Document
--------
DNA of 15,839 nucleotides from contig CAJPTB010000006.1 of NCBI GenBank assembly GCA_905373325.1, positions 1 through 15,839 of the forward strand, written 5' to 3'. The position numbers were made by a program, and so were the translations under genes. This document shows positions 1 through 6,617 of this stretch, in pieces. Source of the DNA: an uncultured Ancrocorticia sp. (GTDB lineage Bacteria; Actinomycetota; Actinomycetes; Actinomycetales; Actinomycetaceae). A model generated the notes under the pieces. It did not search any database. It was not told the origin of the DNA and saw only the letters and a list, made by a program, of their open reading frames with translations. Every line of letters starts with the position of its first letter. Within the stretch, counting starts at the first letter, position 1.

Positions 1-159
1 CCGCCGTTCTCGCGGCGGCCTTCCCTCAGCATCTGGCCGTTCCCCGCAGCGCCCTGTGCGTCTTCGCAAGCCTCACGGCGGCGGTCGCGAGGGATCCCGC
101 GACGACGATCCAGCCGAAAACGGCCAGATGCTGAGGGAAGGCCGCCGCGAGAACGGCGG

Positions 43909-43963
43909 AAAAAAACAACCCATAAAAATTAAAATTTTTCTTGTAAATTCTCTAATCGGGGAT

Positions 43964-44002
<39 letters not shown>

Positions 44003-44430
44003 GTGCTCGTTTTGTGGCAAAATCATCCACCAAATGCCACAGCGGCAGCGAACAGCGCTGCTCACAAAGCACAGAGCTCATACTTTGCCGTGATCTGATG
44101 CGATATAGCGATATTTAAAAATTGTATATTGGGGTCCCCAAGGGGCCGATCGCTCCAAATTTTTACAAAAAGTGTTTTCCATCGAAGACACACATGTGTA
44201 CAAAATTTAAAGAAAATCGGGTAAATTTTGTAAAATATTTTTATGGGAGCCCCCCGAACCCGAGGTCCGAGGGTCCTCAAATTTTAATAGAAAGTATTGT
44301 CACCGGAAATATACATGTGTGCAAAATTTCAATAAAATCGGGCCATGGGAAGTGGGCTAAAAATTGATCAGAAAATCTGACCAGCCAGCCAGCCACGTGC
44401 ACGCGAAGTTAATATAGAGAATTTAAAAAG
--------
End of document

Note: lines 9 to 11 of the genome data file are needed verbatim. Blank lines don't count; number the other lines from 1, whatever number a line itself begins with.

Positions 44003-44430
44003 GTGCTCGTTTTGTGGCAAAATCATCCACCAAATGCCACAGCGGCAGCGAACAGCGCTGCTCACAAAGCACAGAGCTCATACTTTGCCGTGATCTGATG
44101 CGATATAGCGATATTTAAAAATTGTATATTGGGGTCCCCAAGGGGCCGATCGCTCCAAATTTTTACAAAAAGTGTTTTCCATCGAAGACACACATGTGTA